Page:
- T. Genetta, D. Ruezinsky, and T. Kadesch, “Displacement of an E-box-binding repressor by basic helix-loop-helix proteins: implications for B-cell specificity of the immunoglobulin heavy-chain enhancer,” Molecular and Cellular Biology, vol. 14, no. 9, pp. 6153–6163, 1994.
- N. S. Spoelstra, N. G. Manning, Y. Higashi et al., “The transcription factor ZEB1 is aberrantly expressed in aggressive uterine cancers,” Cancer Research, vol. 66, no. 7, pp. 3893–3902, 2006.
- Y. Higashi, H. Moribe, T. Takagi et al., “Impairment of T cell development in δEF1 mutant mice,” The Journal of Experimental Medicine, vol. 185, no. 8, pp. 1467–1479, 1997.
- T. Takagi, H. Moribe, H. Kondoh, and Y. Higashi, “DeltaEF1, a zinc finger and homeodomain transcription factor, is required for skeleton patterning in multiple lineages,” Development, vol. 125, no. 1, pp. 21–31, 1998.
- A. A. Postigo and D. C. Dean, “Differential expression and function of members of the zfh-1 family of zinc finger/homeodomain repressors,” Proceedings of the National Academy of Sciences of the United States of America, vol. 97, no. 12, pp. 6391–6396, 2000.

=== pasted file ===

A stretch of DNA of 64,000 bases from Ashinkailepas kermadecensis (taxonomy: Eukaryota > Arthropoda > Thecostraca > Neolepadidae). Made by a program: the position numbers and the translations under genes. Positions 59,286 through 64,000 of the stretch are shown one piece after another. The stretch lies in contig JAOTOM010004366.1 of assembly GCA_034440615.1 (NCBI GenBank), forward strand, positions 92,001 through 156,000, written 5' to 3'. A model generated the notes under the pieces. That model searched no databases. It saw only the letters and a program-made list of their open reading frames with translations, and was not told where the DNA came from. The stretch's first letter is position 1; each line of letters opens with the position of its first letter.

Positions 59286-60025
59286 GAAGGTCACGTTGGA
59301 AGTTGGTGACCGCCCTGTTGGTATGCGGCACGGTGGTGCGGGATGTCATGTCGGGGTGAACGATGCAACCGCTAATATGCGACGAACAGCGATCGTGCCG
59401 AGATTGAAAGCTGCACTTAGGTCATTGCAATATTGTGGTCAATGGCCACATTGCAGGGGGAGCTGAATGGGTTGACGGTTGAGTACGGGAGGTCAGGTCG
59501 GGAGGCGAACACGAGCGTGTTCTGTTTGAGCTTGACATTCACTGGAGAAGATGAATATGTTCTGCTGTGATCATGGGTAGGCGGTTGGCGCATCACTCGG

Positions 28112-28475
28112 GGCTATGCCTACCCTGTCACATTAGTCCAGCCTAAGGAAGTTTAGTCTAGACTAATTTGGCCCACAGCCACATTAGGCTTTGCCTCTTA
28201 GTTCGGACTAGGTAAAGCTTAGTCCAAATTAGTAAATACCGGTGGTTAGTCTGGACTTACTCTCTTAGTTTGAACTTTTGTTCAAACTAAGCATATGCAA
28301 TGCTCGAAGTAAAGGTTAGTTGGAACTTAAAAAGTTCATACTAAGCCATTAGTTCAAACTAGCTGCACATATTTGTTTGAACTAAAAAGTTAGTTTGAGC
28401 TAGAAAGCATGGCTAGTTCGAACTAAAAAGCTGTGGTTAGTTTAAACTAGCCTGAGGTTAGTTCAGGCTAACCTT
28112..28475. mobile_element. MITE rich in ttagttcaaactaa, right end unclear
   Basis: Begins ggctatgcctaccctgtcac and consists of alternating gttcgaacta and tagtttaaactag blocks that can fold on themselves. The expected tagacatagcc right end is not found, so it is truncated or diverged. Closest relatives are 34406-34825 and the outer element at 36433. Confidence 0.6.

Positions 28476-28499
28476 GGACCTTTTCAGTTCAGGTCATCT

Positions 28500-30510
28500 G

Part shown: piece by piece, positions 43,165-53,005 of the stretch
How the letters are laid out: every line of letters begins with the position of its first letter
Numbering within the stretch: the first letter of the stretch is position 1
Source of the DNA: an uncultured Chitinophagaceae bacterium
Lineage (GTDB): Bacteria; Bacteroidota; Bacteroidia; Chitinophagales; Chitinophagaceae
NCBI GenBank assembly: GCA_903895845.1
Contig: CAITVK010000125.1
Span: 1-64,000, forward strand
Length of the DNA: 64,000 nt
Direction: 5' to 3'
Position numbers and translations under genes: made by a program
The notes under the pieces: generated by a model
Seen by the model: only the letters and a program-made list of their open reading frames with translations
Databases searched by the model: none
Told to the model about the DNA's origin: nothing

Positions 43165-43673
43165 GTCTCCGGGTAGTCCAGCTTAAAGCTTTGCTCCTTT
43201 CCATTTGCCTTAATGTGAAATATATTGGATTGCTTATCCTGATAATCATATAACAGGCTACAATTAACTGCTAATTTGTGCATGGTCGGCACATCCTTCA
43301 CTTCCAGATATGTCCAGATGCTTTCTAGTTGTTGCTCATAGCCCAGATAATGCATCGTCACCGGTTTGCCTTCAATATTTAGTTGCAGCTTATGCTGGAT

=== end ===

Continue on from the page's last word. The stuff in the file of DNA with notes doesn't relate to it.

- J. E. Remacle, H. Kraft, W. Lerchner et al., “New mode of DNA binding of multi-zinc finger transcription factors: δEF1 family members bind with two hands to two target sites,” The EMBO Journal, vol. 18, no. 18, pp. 5073–5084, 1999.
- H. Lee, S. Y. Jun, Y. S. Lee, H. J. Lee, W. S. Lee, and C. S. Park, “Expression of miRNAs and ZEB1 and ZEB2 correlates with histopathological grade in papillary urothelial tumors of the urinary bladder,” Virchows Archiv, vol. 464, no. 2, pp. 213–220, 2014.
- E. Oztas, M. E. Avci, A. Ozcan, A. E. Sayan, E. Tulchinsky, and T. Yagci, “Novel monoclonal antibodies detect Smad-interacting protein 1 (SIP1) in the cytoplasm of human cells from multiple tumor tissue arrays,” Experimental and Molecular Pathology, vol. 89, no. 2, pp. 182–189, 2010.